For some of you, mere hours remain until your team takes the field for the game that may crown them champion.
For the rest of you, mere hours remain until you get to see this years crop of Super Bowl commercials, most of which you’ve probably already seen on YouTube.
The stage is set — MetLife Stadium in East Rutherford, New Jersey. The players chosen — the Seattle Seahawks vs. the Denver Broncos. Unfortunately, the forecast is less than everyone’s ideal.
Although, to be fair to Mother Nature, the naysayers wouldn’t be happy even if it was In the upper 30s with only a 20 percent chance of snow or rain (Ahh, springtime)…which is what the forecast is for Sunday. Read the rest of this entry
It’s the first Sunday of the NFL season and that means one thing for devoted football fans: optimism.
At this point in the season we all are no better or worse than any other team. Aside from those that played on Thursday, of course…and the five completed games today.
But that still means most of us have a better record than Baltimore, Cincinnati, Pittsburgh, Atlanta, Carolina and Oakland. And we’re only one win away from tying for first place (with half the league).
Cherish this moment fans.
At this moment we all have just as good a chance at having a good season as any other team. This could be the year we return to our former (or current) glory, or crash and burn.
We could be triumphant! We could go all the way!
Maybe we’re getting a little carried away. We’ll get back to you at half-time. But for now…Let’s Go Rams!
Good morning! To anyone who did not watch the Super Bowl last night, joke is on you.
Who won? Technically the Ravens, but we all know Twitter took home the real prize.
When the lights went out on the Super Dome the snark went up on Twitter. Batman, Bane, The Hunger Games, Beyoncé, and even Downton Abbey made some appearances in the most exciting 30 minutes of the game.
True, the game did make a turnaround once the loss of power completely distracted all of us from the actual game, but the Twitter conversation had already been turned.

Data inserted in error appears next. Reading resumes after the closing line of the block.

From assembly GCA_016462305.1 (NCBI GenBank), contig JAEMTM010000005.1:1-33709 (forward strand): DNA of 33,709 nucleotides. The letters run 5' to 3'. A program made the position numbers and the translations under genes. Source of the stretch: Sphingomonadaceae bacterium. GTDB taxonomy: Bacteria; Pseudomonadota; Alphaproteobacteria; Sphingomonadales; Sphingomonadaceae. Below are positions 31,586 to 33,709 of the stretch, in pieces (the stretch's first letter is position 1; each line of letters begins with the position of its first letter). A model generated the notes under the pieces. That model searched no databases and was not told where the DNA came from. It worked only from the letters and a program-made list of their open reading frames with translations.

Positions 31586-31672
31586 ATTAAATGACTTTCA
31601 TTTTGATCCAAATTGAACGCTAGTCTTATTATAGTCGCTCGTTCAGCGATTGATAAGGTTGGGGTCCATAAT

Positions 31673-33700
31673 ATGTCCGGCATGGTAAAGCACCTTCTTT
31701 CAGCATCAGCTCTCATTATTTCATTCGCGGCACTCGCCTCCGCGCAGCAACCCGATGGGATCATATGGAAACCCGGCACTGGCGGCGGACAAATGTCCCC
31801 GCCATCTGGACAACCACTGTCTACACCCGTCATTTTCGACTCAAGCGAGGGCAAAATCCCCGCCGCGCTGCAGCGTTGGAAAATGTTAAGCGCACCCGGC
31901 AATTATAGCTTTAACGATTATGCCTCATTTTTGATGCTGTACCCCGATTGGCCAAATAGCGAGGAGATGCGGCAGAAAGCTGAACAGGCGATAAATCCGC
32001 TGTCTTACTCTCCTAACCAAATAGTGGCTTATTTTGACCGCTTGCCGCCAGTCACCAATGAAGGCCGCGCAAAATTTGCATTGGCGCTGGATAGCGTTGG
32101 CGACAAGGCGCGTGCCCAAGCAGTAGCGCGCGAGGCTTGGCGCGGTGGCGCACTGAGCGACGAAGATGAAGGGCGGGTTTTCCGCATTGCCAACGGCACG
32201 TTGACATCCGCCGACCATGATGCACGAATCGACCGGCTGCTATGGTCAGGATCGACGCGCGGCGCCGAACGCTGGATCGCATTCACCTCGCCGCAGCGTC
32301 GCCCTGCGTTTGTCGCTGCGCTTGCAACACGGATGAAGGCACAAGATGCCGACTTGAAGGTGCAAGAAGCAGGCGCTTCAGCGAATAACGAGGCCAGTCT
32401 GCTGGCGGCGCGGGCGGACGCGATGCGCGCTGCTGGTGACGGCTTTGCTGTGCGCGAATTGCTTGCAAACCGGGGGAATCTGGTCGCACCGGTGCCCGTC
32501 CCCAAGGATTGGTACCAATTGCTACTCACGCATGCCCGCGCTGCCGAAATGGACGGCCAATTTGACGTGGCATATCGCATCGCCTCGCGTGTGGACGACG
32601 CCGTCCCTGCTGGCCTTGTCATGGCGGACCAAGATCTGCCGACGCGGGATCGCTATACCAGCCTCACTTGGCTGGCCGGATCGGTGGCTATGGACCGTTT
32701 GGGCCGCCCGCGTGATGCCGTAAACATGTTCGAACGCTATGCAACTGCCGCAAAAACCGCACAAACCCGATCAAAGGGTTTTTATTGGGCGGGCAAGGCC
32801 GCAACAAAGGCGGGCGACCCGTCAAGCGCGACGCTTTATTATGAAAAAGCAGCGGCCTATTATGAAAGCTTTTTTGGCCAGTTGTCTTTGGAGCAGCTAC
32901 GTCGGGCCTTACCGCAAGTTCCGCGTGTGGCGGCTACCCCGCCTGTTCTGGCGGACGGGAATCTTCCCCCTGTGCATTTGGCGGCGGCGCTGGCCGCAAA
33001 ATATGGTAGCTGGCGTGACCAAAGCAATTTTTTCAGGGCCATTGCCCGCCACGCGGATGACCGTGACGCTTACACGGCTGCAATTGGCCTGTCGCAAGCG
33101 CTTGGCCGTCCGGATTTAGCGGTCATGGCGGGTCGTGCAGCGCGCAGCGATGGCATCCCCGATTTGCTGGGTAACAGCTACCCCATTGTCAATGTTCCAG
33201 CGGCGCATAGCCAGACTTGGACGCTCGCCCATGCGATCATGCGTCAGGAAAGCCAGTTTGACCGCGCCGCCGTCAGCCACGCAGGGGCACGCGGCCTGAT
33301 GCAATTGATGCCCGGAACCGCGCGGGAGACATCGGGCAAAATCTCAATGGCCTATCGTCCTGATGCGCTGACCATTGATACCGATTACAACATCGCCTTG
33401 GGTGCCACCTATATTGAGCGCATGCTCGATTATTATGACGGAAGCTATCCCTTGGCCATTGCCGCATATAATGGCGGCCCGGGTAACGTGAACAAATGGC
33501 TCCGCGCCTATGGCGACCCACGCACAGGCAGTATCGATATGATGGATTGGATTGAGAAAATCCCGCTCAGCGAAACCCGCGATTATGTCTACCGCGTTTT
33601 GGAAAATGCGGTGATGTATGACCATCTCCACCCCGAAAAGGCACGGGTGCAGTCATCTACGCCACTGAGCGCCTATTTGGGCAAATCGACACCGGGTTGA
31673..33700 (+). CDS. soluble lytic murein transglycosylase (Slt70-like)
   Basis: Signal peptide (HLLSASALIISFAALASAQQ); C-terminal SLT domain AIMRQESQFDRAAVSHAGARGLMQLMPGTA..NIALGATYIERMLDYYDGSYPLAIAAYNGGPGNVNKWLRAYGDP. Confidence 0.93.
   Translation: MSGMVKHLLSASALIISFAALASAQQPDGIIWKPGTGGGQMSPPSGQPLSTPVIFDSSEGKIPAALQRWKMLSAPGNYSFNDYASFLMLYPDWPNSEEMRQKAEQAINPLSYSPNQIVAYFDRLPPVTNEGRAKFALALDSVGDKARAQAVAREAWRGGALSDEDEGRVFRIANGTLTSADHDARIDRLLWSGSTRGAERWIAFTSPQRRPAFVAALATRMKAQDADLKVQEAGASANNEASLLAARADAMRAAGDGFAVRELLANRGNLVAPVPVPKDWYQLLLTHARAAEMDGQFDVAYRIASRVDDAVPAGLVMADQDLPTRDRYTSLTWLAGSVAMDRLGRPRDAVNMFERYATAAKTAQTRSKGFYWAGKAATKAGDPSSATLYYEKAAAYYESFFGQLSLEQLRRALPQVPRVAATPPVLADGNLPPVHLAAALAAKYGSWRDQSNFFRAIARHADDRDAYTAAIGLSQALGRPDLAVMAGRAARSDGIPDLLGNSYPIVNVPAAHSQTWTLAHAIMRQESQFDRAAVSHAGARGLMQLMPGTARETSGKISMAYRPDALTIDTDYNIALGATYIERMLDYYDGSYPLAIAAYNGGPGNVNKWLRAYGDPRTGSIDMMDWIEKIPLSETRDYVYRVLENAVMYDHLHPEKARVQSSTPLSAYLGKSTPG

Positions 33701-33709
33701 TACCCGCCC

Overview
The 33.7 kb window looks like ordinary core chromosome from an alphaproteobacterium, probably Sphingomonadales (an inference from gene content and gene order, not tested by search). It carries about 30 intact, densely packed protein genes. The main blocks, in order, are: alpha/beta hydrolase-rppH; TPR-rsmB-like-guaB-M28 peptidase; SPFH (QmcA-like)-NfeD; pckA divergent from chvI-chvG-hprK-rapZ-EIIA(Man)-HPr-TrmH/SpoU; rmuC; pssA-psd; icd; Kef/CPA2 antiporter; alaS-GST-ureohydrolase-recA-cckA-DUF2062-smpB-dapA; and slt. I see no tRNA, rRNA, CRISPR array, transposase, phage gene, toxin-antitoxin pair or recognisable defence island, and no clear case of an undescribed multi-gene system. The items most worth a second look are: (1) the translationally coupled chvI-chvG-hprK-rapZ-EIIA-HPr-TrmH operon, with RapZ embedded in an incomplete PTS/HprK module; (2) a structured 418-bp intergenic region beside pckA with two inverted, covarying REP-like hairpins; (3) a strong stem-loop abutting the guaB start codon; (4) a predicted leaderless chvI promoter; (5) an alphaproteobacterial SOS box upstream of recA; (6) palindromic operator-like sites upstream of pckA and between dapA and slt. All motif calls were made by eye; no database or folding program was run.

As is usually the case, several Twitter accounts were created under various names alluding to the electrical system at the Superdome, and each acquired thousands of followers in mere minutes.
Theories were posed regarding all of the extra air time the ads were getting during the games unanticipated hiatus, but I find it hard to believe many were paying attention to the ads given the punchline battle that was occurring on Twitter.
Yes, there were updates about the actual power issues, and when the game would resume, but is that nearly as interesting about the speculation about when the reaping would take place or when Bane would make his menacing entrance?
So non-football watchers, that’s what you missed, quite possibly the least football oriented conversation to ever surround one of the biggest sporting events of the year. The advertisers never stood a chance.
I suppose there are similarities
Super Bowl Sunday means something different to everyone.
Obviously, there are those who are concerned about the actual game.
For some, it’s the one day of the year they have to feign an interest in football (at least the commercials might be interesting).